It’s been five days since the country did the responsible thing and hit the pause button on the sports world for the foreseeable future, while we deal with the global pandemic caused by COVID-19 (coronavirus).
Meanwhile, sports fans are certainly going through withdrawal. We deeply miss the competition and the abundance of live games that were available to entertain us on a daily basis.
So, to fill that sports void in our lives and get those competitive juices flowing once again, the Langone boys took matters into our own hands. Monday marked Opening Day of the Father-
Son Driveway Basketball Association, also known as the FSDBA. It’s a working title, we’re not married to it.
It’s daily games (weather permitting) of one-on-one in the driveway, pitting me against my 8-year-old son, Luke, or my 4-year-old son, Reece (although he’s just as happy pretending he’s a Ninja Turtle). The season runs until professional sports return for our enjoyment, and it keeps us right where we should be during this health crisis — at home, with the family, away from a group setting.
Full disclosure, I’m a 38-year-old with a streaky jumper, a first-step that seems to get slower by the minute and a never-ending fear of an excruciating hamstring pull. But who cares about all that, the FSDBA suits me perfectly. I got 18 inches and over 100 pounds on my closest competition, and we’re playing on a nine-foot hoop. This is the closest I’ll ever be to Wilt, or Shaq, or Zion. I’m a man amongst boys, literally.
On Monday afternoon, Luke and I trotted out to the driveway for the much-anticipated season-opener. It was a crisp 35 degrees — a sharp reminder of how March in New England is typically far from glorious. Still, I took the court in shorts and a light shirt. No gloves, no winter hat needed. I wanted my toughness on full display to Luke, who actually opted for heatgear tights under his shorts, a thick sweatshirt and thin gloves on his hands.
For extra intimidation, I hammered down a couple emphatic two-handed dunks during warm-ups to send the message that this was going to be a long, forgettable afternoon for my first-born son.
As a firm believer in good sportsmanship, I allowed Luke to start out with the ball. Game to 10 by
twos and threes — his rule.In the back of my mind, I briefly had a fear that I may get Virginia’ed. Monday marked the two-year anniversary of UMBC becoming the only No. 16 seed to beat a No. 1 seed when it shocked Virginia in the men’s NCAA Tournament. Then, the fear passed and I remembered how much I’m going to miss March Madness, which would’ve started Tuesday night with the First Four, had the tourney not been canceled.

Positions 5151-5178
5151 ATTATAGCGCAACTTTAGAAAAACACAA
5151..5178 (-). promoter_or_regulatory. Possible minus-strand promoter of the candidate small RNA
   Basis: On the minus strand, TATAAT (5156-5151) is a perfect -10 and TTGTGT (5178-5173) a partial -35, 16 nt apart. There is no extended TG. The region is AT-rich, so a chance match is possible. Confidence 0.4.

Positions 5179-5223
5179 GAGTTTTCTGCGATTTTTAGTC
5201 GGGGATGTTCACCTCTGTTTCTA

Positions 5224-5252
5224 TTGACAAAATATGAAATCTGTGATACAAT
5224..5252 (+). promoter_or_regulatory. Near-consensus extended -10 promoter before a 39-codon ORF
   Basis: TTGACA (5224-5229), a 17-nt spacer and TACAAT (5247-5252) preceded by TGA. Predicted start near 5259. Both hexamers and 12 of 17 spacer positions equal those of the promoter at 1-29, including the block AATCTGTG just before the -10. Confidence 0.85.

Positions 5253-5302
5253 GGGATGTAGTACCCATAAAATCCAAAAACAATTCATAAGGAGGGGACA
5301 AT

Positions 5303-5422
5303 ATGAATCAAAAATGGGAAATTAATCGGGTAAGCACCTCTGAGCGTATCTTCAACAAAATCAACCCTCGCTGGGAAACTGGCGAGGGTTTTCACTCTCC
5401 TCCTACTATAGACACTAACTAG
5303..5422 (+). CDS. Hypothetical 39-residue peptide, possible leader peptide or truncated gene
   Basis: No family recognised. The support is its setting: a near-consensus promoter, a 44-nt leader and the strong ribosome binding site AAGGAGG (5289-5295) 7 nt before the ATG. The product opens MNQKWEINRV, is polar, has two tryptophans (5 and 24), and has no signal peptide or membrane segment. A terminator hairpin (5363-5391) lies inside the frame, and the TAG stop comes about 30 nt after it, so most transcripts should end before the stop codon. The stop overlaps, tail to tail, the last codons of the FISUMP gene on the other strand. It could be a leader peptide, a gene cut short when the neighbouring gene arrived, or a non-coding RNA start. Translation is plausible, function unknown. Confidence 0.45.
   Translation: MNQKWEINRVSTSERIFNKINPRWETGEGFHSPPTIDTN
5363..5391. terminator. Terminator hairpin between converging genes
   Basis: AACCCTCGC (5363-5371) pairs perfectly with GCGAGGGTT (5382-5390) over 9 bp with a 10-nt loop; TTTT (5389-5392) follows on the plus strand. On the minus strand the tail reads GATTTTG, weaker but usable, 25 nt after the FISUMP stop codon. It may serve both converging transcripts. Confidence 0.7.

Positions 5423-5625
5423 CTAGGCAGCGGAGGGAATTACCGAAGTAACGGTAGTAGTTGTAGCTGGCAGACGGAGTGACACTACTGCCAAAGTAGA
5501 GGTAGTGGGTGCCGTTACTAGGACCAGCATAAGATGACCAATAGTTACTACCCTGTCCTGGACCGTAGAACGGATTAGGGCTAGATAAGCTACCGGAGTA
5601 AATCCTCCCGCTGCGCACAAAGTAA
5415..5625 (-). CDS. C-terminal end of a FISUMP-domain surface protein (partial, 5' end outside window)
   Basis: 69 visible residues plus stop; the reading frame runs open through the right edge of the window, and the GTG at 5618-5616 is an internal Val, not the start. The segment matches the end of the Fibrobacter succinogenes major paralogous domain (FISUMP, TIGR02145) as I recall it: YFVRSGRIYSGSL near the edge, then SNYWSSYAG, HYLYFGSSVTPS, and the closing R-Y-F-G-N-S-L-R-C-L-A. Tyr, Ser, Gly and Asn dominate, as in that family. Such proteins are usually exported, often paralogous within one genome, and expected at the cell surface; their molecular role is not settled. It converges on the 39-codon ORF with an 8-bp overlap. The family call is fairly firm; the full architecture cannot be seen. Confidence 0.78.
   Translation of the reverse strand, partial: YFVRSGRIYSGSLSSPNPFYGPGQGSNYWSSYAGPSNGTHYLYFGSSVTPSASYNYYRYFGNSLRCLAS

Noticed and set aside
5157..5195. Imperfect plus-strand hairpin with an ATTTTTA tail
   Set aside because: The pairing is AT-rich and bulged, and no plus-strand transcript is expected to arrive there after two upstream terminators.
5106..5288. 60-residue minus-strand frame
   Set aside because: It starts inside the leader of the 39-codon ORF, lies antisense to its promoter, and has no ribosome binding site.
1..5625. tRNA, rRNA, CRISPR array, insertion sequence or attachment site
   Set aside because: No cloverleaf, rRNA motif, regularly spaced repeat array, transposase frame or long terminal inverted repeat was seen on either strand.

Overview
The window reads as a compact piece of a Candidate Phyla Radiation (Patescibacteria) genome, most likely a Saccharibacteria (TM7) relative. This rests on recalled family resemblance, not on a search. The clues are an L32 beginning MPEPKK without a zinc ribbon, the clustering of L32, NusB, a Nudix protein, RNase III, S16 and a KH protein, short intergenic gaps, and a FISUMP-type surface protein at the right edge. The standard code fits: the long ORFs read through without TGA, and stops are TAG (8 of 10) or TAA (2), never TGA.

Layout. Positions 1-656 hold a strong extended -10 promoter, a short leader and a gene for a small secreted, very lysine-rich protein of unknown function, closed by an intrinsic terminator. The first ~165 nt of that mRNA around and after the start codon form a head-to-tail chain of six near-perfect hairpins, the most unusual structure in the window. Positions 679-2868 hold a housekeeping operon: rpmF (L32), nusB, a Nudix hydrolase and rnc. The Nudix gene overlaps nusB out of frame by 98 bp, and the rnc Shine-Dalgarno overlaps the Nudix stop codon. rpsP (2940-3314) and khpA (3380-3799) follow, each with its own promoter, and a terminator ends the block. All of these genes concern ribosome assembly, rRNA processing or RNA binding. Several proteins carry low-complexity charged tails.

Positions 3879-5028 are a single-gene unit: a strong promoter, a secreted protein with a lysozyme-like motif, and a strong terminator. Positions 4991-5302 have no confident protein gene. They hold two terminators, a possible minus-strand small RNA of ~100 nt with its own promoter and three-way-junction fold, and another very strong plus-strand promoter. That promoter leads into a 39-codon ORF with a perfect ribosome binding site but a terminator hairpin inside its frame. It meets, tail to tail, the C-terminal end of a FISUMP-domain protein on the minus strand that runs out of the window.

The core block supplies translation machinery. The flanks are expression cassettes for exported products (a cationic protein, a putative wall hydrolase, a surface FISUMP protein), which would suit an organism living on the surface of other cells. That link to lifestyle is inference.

The game began, and I elected to play some social-distancing-defense. I sagged off Luke about six feet and he made me pay by knocking down a 3-pointer from behind the imaginary line that he considered deep enough to be a triple. That spot was later measured at 13 feet from the rim.
Score: 3-0, Luke.
Instead of establishing my size in the imaginary paint, I decided to take advantage of Luke’s short 3-point line. I calmly swished a game-tying three and it was 3-3.
Next possession, Luke made a sweet crossover, but I recovered and had him defended well. I didn’t fall for his first pump fake, but lost my discipline and bit on the second. He quickly tossed up a four-footer on the baseline and it dropped in for a 5-3 lead.
Not a problem for this savvy old vet. I did my best Steph Curry and swished another 3-pointer to grab a 6-5 lead.
We traded misses and possessions, and then I lost my focus and left Luke for an open triple. He nailed it, as I knew he would, and the young gun took an 8-6 lead.
I continued to abandon my post game and jacked up another 3-pointer. But it proved to be the right call. I was, after all, feeling it, and dropped in another for a 9-8 lead. I could sense Luke’s confidence fading. I was proving to be an inside-outside threat, and, really, how do you defend that?
We traded misses again. Suddenly, I had the ball back and got off a little eight-foot floater that I’ve attempted hundreds of times on the driveway hoop. But it spun out and Luke got the rebound. He cleared it and immediately made a quick move to the basket. His shot missed, but he inexplicably got the rebound. He fired and missed again, and somehow got another rebound. Feeling defeated, I failed to get an arm up on his next shot, and he drilled a five-footer from the left baseline.
Game over. 10-9, Luke wins.
I shook my head in disbelief, grabbed some Gatorade, and replayed the game in my head.
Luke said, “dad, you should write about that game.”
So I did.
Now, I wait for the rematch.